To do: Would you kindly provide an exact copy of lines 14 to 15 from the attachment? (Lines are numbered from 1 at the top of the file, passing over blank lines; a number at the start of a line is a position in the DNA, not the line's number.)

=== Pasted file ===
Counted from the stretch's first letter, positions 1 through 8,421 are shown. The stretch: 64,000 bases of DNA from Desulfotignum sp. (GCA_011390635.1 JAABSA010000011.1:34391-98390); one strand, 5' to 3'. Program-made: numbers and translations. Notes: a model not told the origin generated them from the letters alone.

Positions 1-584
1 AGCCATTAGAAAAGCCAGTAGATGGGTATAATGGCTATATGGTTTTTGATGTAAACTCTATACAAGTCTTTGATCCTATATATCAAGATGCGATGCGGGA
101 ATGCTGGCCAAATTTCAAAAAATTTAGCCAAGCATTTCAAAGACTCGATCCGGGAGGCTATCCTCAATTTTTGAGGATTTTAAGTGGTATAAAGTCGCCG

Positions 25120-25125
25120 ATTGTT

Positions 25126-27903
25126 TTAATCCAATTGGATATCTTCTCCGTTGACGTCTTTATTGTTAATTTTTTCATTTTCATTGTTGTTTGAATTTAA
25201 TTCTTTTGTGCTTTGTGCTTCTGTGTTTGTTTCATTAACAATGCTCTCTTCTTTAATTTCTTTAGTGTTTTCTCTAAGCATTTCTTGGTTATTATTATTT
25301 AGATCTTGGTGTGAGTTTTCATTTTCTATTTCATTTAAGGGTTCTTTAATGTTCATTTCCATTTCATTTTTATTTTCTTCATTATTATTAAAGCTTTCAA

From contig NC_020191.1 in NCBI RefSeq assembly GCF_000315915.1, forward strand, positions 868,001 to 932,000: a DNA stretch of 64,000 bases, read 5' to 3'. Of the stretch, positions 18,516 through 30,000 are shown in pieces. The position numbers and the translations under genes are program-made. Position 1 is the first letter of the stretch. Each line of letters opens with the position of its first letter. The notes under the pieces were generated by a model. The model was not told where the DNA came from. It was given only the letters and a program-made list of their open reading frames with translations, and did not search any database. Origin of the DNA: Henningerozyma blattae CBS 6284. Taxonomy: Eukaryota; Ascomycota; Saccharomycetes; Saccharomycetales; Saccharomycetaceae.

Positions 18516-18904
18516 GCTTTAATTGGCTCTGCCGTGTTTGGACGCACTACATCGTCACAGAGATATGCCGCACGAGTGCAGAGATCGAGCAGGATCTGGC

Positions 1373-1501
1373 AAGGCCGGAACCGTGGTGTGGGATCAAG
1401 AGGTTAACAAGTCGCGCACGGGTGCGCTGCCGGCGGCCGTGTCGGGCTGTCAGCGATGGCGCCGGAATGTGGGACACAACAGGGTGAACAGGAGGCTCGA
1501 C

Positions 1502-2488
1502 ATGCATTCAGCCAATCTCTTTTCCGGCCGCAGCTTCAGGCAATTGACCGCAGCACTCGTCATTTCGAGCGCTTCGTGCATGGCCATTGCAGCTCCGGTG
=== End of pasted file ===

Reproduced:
Positions 1373-1501
1373 AAGGCCGGAACCGTGGTGTGGGATCAAG